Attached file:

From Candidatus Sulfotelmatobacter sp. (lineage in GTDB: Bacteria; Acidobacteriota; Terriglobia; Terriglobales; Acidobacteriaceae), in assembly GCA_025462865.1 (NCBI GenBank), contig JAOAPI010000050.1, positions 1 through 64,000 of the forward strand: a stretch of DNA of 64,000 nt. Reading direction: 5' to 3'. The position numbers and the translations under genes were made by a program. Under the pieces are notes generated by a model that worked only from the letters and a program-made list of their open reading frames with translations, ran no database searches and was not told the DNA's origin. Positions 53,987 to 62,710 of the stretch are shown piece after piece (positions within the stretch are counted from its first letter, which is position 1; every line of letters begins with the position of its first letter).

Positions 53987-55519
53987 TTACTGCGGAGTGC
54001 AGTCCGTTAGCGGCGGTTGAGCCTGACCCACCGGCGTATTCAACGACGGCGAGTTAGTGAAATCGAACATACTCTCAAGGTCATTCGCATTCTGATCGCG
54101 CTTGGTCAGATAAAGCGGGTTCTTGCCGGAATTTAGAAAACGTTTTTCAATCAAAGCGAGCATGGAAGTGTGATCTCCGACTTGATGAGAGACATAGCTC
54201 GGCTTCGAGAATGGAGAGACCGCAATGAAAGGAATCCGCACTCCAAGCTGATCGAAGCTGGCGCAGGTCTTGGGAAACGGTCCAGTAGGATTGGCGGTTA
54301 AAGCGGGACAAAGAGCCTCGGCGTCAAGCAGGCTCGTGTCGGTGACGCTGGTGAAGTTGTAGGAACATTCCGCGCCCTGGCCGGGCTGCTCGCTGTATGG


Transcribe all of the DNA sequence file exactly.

From Candidatus Sulfotelmatobacter sp. (lineage in GTDB: Bacteria; Acidobacteriota; Terriglobia; Terriglobales; Acidobacteriaceae), in assembly GCA_025462865.1 (NCBI GenBank), contig JAOAPI010000050.1, positions 1 through 64,000 of the forward strand: a stretch of DNA of 64,000 nt. Reading direction: 5' to 3'. The position numbers and the translations under genes were made by a program. Under the pieces are notes generated by a model that worked only from the letters and a program-made list of their open reading frames with translations, ran no database searches and was not told the DNA's origin. Positions 53,987 to 62,710 of the stretch are shown piece after piece (positions within the stretch are counted from its first letter, which is position 1; every line of letters begins with the position of its first letter).

Positions 53987-55519
53987 TTACTGCGGAGTGC
54001 AGTCCGTTAGCGGCGGTTGAGCCTGACCCACCGGCGTATTCAACGACGGCGAGTTAGTGAAATCGAACATACTCTCAAGGTCATTCGCATTCTGATCGCG
54101 CTTGGTCAGATAAAGCGGGTTCTTGCCGGAATTTAGAAAACGTTTTTCAATCAAAGCGAGCATGGAAGTGTGATCTCCGACTTGATGAGAGACATAGCTC
54201 GGCTTCGAGAATGGAGAGACCGCAATGAAAGGAATCCGCACTCCAAGCTGATCGAAGCTGGCGCAGGTCTTGGGAAACGGTCCAGTAGGATTGGCGGTTA
54301 AAGCGGGACAAAGAGCCTCGGCGTCAAGCAGGCTCGTGTCGGTGACGCTGGTGAAGTTGTAGGAACATTCCGCGCCCTGGCCGGGCTGCTCGCTGTATGG